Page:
The dollar slipped below 2 West German marks in late trading Tuesday in a choppy session dominated by speculation about an interest rate increase by the West German central bank.
The dollar finished the day above the levels it reached last Friday in New York but below where it traded Monday in Europe. The U.S. and British currency markets were closed for holidays on Monday.
Last week, the dollar rose above 2 marks for the first time in 2 1/2 years and went over 140 Japanese yen for the first time in 1 1/2 years.
Trading on Tuesday was dominated by speculators known as “jobbers” who try to cash in on short-term price trends while ignoring fundamental factors, said Carmine Rotondo, chief corporate dealer in the New York office of Security Pacific National Bank.
With speculation causing sharp ups and downs, “the market looks like an EKG,” or electrocardiogram, Rotondo said.
In an early show of strength, the dollar shrugged off the Bank of Japan’s decision to raise its official discount rate on Tuesday to 3.25% from 2.5%.
The daily highs were reached in Asian trading, when the dollar at one point went over 2.02 West German marks and touched 144 Japanese yen.
Hurt by Speculation
Dollar sales by European central banks did little to knock down the dollar, which reached a two-year high against the British pound in European trading.
But later in New York, the dollar was hurt by speculation that West Germany’s Bundesbank would decide at its weekly council meeting on Thursday to raise base lending rates, which would make the mark more attractive.
Also weakening the dollar late in the session was intervention by the Federal Reserve, which sold dollars when the currency already was sliding.
Higher interest rates in Japan and West Germany would tend to weaken the dollar by making yields in their currencies more attractive in comparison to yields on U.S. investments such as Treasury bills.
The British pound appeared to bear the brunt of the interest rate hikes. Many traders moved money from sterling into marks, said Bruce Brittain, managing director for foreign exchange trading at Salomon Bros.
Sterling fell in London to $1.5570 from $1.5710 late Monday. Later in New York, sterling traded at $1.5710, up from its London level but down from $1.5905 late Friday in New York.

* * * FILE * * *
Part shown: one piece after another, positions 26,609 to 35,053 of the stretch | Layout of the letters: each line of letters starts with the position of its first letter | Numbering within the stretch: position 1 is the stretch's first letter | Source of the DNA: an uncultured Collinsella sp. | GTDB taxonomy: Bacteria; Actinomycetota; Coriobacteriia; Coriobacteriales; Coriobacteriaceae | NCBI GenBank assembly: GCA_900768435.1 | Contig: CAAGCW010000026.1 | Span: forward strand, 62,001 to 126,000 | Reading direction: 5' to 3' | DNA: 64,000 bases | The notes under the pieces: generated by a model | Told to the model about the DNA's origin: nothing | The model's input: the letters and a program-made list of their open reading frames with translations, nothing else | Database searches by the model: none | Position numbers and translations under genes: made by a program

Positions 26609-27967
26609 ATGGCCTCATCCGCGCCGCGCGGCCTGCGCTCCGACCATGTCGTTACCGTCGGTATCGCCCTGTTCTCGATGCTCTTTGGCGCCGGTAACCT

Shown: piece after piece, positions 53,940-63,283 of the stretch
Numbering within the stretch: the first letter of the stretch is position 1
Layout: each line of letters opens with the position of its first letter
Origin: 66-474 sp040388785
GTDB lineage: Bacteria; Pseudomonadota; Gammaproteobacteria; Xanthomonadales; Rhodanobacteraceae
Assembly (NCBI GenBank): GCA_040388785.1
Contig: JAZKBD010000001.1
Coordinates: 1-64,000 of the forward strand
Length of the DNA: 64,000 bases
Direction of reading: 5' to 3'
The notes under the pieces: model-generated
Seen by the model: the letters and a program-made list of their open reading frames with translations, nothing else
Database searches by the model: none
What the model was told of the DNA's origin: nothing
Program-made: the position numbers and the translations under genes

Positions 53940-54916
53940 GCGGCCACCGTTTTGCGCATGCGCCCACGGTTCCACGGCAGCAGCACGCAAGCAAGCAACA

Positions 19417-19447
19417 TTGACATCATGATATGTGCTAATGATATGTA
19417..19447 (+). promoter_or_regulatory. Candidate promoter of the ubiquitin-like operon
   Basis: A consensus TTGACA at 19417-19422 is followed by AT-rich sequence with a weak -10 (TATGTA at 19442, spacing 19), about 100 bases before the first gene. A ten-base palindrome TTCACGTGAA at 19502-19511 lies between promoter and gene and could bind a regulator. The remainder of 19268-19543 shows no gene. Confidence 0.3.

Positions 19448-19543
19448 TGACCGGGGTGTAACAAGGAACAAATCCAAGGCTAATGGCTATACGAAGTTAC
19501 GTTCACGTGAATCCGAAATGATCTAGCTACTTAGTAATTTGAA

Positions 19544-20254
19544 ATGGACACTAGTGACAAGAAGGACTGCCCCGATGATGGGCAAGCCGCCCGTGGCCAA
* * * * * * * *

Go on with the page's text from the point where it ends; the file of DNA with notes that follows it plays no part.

Dollar Up in Tokyo
In Tokyo, the dollar rose 0.22 Japanese yen to a closing 143.10 yen. Later in London, the dollar rose to 143.25 yen. In New York, the dollar traded at 142.75 yen, down from earlier in the trading day but up from 141.10 yen on Friday.
Other late dollar rates in New York, compared to late rates on Friday, included: 1.9960 West German marks, up from 1.9835; 1.7345 Swiss francs, up from 1.7310; 1.2075 Canadian dollars, up from 1.2015; 6.7635 French francs, up from 6.7170, and 1,440 Italian lire, up from 1,433.75.
Other late dollar rates in Europe, compared to late rates on Monday, included: 2.0100 West German marks, down from 2.0101; 1.7545 Swiss francs, down from 1.7550; 6.8085 French francs, up from 6.8025; 2.2630 Dutch guilders, up from 2.2625; 1,452.50 Italian lire, down from 1,454.00, and 1.2055 Canadian dollars, up from 1.2047.
Gold prices were mixed.
In Hong Kong, gold fell 43 cents to $362.73 an ounce.
Gold bullion fell in London to a late bid of $362.25, down from $363.75 late Friday. London markets were closed on Monday. In Zurich, Switzerland, gold fell to $362.10 from $363.35 late Monday.
On the Commodity Exchange in New York, gold bullion for current delivery fell to $365.70 from $366 on Friday.
Later, Republic National of New York said gold was bid at $364.45 as of 4 p.m. EDT, up from $363.75 late Friday.
Silver bullion fell in London to a late bid of $5.20 an ounce, down from $5.27 late Friday. On New York’s Comex, silver bullion for current delivery fell to $5.23 from $5.252.